President Obama on Tuesday signed an executive order focused on boosting college success among Hispanics.
The order renewed the White House Initiative on Educational Excellence for Hispanic Americans, established in 1990 and renewed by each president ever since. The initiative is staffed and funded within the Department of Education and is composed of appointed and civil service officials, and is led by Executive Director Juan Sepúlveda.
The renewed initiative will, among other things, create a Presidential Advisory Commission and national network of community leaders to advise on the development and coordination of education policy that affects Hispanics. The Obama administration has pledged to link “key individuals and organizations” from within and outside the education system in public private-partnerships in order to examine Hispanic education, and take their advice in coordinating education policy. The initiative will also form a Federal Interagency Working Group to exchange resources and address issues affecting Hispanics, including housing, health, finance, employment and education.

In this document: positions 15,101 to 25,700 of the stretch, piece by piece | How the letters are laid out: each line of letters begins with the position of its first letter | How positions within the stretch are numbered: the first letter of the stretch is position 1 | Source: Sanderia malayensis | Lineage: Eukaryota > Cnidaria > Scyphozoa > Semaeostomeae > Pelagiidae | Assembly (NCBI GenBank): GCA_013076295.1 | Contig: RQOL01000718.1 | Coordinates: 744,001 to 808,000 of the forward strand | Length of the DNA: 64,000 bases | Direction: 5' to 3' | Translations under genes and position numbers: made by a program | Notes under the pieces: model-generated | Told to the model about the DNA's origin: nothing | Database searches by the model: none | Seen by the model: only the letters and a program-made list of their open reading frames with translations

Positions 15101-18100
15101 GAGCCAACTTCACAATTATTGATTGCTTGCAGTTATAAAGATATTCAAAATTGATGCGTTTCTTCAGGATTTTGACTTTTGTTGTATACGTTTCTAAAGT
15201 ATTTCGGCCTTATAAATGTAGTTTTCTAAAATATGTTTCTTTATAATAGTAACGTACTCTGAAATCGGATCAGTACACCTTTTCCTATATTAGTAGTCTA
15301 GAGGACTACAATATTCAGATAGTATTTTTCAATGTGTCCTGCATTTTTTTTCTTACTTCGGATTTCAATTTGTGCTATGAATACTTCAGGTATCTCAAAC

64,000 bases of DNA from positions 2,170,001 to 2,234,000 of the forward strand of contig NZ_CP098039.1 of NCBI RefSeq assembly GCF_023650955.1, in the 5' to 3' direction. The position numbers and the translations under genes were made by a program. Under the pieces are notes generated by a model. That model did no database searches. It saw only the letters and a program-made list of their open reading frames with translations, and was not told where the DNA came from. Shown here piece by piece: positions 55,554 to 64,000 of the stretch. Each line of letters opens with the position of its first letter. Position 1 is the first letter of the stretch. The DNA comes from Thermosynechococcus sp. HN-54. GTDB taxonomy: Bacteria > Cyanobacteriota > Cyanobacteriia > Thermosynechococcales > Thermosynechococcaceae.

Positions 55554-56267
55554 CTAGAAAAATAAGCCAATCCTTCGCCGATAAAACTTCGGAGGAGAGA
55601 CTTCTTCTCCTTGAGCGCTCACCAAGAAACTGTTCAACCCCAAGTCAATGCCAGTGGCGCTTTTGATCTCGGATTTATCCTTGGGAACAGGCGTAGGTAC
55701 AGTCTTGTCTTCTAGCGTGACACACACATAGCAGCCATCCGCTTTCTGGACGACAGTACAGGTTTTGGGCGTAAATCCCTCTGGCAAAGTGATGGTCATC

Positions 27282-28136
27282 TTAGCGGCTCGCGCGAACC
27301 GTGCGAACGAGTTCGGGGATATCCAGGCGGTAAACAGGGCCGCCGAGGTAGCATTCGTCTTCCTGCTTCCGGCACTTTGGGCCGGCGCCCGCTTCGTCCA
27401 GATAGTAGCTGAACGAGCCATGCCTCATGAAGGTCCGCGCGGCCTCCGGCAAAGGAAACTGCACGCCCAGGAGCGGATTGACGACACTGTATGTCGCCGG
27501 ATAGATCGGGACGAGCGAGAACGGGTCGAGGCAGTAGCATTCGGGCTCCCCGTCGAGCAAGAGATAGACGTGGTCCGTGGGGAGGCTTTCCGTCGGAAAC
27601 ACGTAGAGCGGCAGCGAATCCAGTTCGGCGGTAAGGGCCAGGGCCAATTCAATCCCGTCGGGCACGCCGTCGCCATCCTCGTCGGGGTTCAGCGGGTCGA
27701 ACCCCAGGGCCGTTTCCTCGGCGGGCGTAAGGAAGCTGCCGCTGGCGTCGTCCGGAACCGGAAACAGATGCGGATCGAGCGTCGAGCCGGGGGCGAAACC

The White House said those elements were created with the help of about 100 “community conversations” conducted by the initiative with more than 10,000 students, parents, educators and community leaders.
Pointing out that the United States trails other industrialized nations in higher education degrees, Obama told an audience at the White House bill-signing, “This is not a Latino problem. This is an American problem. We have to fix it.”
The signing followed at two-day National Education Summit and Call to Action, in which senior Education Department and Obama administration officials examined Hispanic educational performance and access. About 300 people attended the summit in Washington, where speakers called for various measures to increase educational opportunities and improve education outcomes for Hispanics.